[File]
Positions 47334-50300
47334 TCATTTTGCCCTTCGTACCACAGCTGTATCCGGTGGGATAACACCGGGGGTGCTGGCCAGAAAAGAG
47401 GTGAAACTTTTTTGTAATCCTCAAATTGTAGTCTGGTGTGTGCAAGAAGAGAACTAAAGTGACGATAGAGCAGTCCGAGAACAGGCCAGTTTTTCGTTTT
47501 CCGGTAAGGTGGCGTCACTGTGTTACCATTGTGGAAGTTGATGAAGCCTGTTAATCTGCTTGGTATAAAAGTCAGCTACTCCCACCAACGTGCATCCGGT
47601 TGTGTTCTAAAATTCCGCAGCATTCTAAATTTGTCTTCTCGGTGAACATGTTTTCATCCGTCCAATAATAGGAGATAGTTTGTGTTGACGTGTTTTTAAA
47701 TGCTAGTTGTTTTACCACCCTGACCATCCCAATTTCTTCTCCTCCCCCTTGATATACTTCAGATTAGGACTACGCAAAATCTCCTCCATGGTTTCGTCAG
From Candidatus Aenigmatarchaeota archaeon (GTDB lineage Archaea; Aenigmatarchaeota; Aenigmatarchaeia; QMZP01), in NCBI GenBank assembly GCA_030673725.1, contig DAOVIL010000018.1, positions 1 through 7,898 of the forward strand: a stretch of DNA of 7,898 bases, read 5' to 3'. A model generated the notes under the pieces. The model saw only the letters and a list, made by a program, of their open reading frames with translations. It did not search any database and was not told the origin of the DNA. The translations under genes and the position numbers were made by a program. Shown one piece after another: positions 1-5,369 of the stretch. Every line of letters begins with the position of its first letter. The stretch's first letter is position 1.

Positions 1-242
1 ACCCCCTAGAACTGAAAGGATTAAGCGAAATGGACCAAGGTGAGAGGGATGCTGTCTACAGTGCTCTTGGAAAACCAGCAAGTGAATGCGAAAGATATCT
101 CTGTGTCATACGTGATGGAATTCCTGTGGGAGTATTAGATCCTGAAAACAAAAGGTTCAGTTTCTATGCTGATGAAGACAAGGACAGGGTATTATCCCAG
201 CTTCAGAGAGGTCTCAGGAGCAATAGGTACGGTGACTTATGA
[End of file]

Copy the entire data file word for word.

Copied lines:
Positions 47334-50300
47334 TCATTTTGCCCTTCGTACCACAGCTGTATCCGGTGGGATAACACCGGGGGTGCTGGCCAGAAAAGAG
47401 GTGAAACTTTTTTGTAATCCTCAAATTGTAGTCTGGTGTGTGCAAGAAGAGAACTAAAGTGACGATAGAGCAGTCCGAGAACAGGCCAGTTTTTCGTTTT
47501 CCGGTAAGGTGGCGTCACTGTGTTACCATTGTGGAAGTTGATGAAGCCTGTTAATCTGCTTGGTATAAAAGTCAGCTACTCCCACCAACGTGCATCCGGT
47601 TGTGTTCTAAAATTCCGCAGCATTCTAAATTTGTCTTCTCGGTGAACATGTTTTCATCCGTCCAATAATAGGAGATAGTTTGTGTTGACGTGTTTTTAAA
47701 TGCTAGTTGTTTTACCACCCTGACCATCCCAATTTCTTCTCCTCCCCCTTGATATACTTCAGATTAGGACTACGCAAAATCTCCTCCATGGTTTCGTCAG
From Candidatus Aenigmatarchaeota archaeon (GTDB lineage Archaea; Aenigmatarchaeota; Aenigmatarchaeia; QMZP01), in NCBI GenBank assembly GCA_030673725.1, contig DAOVIL010000018.1, positions 1 through 7,898 of the forward strand: a stretch of DNA of 7,898 bases, read 5' to 3'. A model generated the notes under the pieces. The model saw only the letters and a list, made by a program, of their open reading frames with translations. It did not search any database and was not told the origin of the DNA. The translations under genes and the position numbers were made by a program. Shown one piece after another: positions 1-5,369 of the stretch. Every line of letters begins with the position of its first letter. The stretch's first letter is position 1.

Positions 1-242
1 ACCCCCTAGAACTGAAAGGATTAAGCGAAATGGACCAAGGTGAGAGGGATGCTGTCTACAGTGCTCTTGGAAAACCAGCAAGTGAATGCGAAAGATATCT
101 CTGTGTCATACGTGATGGAATTCCTGTGGGAGTATTAGATCCTGAAAACAAAAGGTTCAGTTTCTATGCTGATGAAGACAAGGACAGGGTATTATCCCAG
201 CTTCAGAGAGGTCTCAGGAGCAATAGGTACGGTGACTTATGA